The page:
Based on the 1982 book “Deserted Cities” by José Agustín, renowned author of the “La Onda” literary movement, Roberto Sneider’s “You’re Killing Me Susana” (“Me estás matando Susana”) follows the charismatic and amusing character played by Gael García Bernal (a sort of Mexican Woody Allen) in his eagerness to recover beautiful Susana played by Verónica Echegui.
This is Sneider’s third literary adaptation after “Two Crimes” (1994) and “Tear This Heart Out” (2008), based on books by Jorge Ibargüengoitia and Ángeles Mastretta respectively. Born in the Mexico City in 1962, Sneider also co-produced “Frida” (2002) with Salma Hayek, and he was executive producer of “The Hours with You” (2015) by Catalina Aguilar Mastretta.
During a recent visit to San Rafael for the Mill Valley Film Festival, El Tecolote spoke with Sneider about the book adaptation, the protagonist couple and a memorable scene involving spanking (spoiler alert: skip the last questions if you do not want to know the end).
Your film premiered at the Guadalajara Film Festival, Mexico, as “Deserted Cities.” Why did you change the title?
The novel is called “Deserted Cities,” and the title of my film was always “Deserted Cities” for me, but the distributor made me realize that we were going to release the film around the same time as “Desert,” another film starring Gael. I was told that was not a good idea. And the distributor also suggested to have a title to make the audience understand that it is a movie about a relationship with a sense of humor.
How different is “You’re Killing Me Susana” from “Deserted Cities?”
To begin with, we moved it from the 1970s to the present, and there is a great cultural difference. And while the novel begins to tell the story from Susana’s point of view, we decided to start from the moment Eligio realizes that his woman has left, without getting her point of view until he arrives looking for her. They were important changes. And all the language, especially the language of the relationship, is a bit different, and Eligio’s character too … but the essential problems remain the same.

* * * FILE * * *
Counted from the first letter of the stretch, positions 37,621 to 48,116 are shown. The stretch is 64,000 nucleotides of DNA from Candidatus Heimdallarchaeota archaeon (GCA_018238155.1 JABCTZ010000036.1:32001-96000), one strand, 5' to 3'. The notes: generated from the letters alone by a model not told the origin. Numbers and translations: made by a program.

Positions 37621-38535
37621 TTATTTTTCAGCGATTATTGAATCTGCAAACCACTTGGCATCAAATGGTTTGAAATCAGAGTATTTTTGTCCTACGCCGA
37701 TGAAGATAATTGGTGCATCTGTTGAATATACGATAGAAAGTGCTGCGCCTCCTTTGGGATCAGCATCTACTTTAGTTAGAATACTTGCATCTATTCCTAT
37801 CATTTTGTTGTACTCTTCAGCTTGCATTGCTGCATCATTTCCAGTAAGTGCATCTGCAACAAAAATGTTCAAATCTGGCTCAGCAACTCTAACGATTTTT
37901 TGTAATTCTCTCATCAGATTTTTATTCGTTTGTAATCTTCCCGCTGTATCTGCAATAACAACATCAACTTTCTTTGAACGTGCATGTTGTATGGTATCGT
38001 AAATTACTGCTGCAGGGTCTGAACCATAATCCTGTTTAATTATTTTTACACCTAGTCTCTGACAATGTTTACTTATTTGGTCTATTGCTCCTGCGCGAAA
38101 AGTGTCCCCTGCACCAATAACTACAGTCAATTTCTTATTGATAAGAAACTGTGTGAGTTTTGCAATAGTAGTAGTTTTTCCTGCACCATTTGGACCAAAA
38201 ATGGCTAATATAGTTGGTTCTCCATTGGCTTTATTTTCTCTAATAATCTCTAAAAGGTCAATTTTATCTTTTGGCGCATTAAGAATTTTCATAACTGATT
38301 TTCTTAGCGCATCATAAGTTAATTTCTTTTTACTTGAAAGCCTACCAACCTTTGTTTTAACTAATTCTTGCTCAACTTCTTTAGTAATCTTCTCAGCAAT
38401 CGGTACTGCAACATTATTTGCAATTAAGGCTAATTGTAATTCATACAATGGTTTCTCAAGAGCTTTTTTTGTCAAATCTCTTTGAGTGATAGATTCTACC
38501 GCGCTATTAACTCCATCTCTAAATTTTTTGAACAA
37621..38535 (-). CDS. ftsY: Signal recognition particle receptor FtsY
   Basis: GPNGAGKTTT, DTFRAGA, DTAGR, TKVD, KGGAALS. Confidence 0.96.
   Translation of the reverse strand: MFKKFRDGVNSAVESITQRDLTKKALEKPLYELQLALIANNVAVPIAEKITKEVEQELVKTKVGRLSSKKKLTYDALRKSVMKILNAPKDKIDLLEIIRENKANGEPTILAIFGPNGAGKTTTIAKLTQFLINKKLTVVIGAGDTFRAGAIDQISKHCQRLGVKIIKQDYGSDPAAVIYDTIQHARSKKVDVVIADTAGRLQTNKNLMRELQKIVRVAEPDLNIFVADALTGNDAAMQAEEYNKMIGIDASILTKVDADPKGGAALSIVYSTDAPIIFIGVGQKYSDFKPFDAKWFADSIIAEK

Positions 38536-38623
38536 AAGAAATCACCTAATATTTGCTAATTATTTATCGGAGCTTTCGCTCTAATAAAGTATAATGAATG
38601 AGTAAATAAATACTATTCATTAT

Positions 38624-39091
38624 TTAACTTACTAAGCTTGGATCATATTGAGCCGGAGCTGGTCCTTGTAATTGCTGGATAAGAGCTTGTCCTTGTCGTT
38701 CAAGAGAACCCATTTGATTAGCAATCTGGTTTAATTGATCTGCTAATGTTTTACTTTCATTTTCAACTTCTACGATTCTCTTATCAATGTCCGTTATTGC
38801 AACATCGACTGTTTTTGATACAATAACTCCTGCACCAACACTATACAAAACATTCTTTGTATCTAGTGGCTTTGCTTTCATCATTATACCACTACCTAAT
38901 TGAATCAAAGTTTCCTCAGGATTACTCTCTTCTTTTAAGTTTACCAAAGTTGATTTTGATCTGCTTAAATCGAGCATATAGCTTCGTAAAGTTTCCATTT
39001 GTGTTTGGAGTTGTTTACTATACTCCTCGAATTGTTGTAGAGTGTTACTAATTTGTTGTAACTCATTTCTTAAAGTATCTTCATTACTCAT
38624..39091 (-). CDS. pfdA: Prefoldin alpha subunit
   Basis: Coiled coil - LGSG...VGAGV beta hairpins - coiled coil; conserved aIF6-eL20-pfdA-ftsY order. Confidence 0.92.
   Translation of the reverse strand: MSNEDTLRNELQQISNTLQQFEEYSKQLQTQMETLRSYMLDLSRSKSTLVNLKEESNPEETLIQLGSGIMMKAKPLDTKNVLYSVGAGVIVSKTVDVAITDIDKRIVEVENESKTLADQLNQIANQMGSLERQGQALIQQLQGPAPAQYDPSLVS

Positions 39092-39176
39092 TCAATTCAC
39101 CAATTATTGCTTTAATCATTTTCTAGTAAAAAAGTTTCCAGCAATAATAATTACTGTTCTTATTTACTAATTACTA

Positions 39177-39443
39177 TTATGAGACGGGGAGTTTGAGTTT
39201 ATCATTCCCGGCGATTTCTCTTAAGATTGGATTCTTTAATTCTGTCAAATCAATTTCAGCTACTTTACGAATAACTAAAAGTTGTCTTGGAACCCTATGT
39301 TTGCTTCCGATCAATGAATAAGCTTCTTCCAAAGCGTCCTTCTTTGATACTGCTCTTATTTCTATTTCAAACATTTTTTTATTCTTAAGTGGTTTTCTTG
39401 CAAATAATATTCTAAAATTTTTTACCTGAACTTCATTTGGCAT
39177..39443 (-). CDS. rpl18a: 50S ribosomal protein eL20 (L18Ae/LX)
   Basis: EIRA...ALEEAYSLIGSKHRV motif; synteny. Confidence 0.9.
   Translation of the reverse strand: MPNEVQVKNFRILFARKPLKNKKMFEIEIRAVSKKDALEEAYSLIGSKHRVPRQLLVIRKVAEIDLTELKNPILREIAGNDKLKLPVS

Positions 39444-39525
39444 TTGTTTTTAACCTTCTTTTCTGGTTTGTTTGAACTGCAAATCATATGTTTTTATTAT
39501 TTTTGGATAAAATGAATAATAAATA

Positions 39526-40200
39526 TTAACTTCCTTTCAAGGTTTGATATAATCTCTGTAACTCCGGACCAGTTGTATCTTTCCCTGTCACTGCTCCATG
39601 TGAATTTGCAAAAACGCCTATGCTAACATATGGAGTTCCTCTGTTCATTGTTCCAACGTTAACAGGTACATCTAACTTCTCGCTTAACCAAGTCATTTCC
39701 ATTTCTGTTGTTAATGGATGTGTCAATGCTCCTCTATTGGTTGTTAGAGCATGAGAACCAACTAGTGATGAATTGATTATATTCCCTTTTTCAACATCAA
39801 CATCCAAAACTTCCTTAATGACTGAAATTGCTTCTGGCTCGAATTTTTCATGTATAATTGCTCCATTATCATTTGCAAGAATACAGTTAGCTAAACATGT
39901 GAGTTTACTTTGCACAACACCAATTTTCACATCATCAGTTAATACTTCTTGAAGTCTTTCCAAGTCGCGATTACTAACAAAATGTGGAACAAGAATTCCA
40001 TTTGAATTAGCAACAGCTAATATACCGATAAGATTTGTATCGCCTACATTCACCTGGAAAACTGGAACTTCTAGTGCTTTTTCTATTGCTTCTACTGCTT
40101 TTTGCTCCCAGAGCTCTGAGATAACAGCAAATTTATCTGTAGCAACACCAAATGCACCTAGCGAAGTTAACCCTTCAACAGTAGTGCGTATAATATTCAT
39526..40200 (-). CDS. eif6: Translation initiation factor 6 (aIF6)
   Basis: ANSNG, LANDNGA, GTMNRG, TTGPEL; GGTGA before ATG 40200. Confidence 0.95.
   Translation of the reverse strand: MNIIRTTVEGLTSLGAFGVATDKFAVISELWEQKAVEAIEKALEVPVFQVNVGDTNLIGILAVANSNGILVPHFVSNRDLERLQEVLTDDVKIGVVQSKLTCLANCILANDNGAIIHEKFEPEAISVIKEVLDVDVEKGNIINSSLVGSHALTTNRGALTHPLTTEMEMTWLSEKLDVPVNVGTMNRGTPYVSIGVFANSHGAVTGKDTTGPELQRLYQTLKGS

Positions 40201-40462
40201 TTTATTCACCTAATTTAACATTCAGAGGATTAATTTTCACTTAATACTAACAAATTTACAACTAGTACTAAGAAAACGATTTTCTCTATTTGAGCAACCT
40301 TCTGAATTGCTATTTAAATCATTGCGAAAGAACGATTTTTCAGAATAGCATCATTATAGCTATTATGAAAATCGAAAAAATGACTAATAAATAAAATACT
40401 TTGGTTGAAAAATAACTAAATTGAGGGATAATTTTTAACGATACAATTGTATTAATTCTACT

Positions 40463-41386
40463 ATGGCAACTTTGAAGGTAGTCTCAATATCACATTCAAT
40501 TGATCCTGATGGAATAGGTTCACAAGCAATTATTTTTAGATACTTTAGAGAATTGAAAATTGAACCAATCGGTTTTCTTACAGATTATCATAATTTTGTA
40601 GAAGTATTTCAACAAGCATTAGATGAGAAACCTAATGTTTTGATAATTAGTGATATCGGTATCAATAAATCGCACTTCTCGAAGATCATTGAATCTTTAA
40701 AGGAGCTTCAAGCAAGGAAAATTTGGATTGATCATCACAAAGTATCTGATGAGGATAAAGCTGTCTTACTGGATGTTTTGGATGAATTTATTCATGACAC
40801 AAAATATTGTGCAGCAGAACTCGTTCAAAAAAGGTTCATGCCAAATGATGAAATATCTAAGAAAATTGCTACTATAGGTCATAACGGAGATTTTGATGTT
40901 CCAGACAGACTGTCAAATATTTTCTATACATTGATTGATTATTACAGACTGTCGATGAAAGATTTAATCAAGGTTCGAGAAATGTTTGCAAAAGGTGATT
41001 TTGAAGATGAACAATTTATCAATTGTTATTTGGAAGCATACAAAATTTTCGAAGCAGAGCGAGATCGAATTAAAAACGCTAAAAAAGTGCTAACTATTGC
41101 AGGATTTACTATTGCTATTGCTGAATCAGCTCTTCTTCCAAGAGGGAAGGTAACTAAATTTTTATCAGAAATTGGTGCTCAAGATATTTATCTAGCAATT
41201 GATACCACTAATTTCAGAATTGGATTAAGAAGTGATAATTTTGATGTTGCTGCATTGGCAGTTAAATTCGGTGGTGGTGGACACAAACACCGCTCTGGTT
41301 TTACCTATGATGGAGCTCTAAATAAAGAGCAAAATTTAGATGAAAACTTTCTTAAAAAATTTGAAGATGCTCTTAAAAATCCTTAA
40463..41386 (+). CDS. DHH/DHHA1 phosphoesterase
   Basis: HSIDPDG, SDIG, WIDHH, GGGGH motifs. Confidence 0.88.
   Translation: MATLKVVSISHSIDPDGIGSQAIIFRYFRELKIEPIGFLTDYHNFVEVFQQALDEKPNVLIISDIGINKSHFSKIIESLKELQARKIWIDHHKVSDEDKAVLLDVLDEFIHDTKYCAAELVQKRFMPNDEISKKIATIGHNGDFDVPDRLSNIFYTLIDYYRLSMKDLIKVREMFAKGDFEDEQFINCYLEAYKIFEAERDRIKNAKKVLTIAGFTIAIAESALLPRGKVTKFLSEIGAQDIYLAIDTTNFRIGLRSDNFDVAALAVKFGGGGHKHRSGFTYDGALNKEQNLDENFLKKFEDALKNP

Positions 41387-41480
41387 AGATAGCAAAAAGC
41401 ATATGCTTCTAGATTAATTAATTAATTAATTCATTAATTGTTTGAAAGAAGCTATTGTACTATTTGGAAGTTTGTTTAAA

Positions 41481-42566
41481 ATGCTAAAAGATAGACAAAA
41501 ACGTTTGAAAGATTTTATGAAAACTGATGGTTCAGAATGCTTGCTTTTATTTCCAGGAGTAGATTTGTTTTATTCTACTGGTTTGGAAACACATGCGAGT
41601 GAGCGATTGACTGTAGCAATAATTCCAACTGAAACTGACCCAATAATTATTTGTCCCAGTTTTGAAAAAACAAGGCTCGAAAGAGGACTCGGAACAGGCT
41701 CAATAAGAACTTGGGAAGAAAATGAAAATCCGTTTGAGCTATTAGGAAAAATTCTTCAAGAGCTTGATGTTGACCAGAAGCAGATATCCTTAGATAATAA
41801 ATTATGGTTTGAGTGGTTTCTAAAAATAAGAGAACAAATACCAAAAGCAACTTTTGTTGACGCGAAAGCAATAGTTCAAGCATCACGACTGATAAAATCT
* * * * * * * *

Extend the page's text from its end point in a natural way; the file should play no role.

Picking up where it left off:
How did you pick Gael García Bernal and Verónica Echegui to play the couple?
Eligio as a character is a real jerk, but an adorable little bastard as Agustín writes it. I said to myself, “For that you need an actor who has that kind of charisma and sense of humor, without betraying a really neat thing present in the novel that I wanted in my film.” And I thought Gael was perfect for that. Maybe he did not physically resemble the Eligio I imagined when I read the novel, but I said to myself, “There are more essential things in this character to be rescued.” It was from the very beginning that I wanted Gael in the film.
Once Gael joined the project we started looking for Susana. We read with many, mostly Mexican, actresses. And in one of those talks with Gael, he said, “A long time ago I read in a casting with an actress with whom we had a very special chemistry and I thought was a very fine actress. She could do very well. Why don’t we see Verónica Echegui?” We immediately realized that there was a very special chemistry.
Were the dialogues of the scenes improvised with Gael and Verónica?
We really wanted the film to feel fresh. The novel is very imperfect in its writing style, on purpose. It feels rushed because the story is very passionate. And I wanted to do something similar. It felt to me that the way to achieve that natural and fresh tone was to allow improvisation and to have a little of that imperfection. And during the editing we did also something along those same lines, we fragmented the moments with “jump cuts.” Having taken that stylistic decision I told the actors, “Improvise, that I’ll cut out.”
Is your film for men or women?
I swore it was a film for men, because it has a male point of view. But it also has what you may call a feminist view, very present in the novel, which [is] that of a strong woman who says “No, you can be charming, you can be whatever you want, but you’re not getting away with that type of attitude.” It has become more a film for women who enjoy watching this passionate man suffer as a result of his behavior.
Is there spanking in the novel at the end too?
Yes! I loved that about the novel. I think it’s brilliant. An essentially feminist novel ends with a spanking. And you say, “It takes balls, doesn’t it?” I liked it, because it is a loving thing. It is not a thing of submission or violence, but of “I am still a man and you are still a woman, and you have behaved badly with me too and you have to tell me that you love me.” Funny, isn’t it? The “macho” wants to be told that he’s loved. It is a matter of insecurity what the film is talking about.
“You’re Killing Me Susana” will screen at the Roxie Theater in San Francisco on Feb. 24 and Sneider will be present for the the film’s premiere. To purchase tickets go to Roxie.com.[su_youtube url=”https://www.youtube.com/watch?v=ECe0jfpNLKc”]
Story by: Iñaki Fdez. de Retana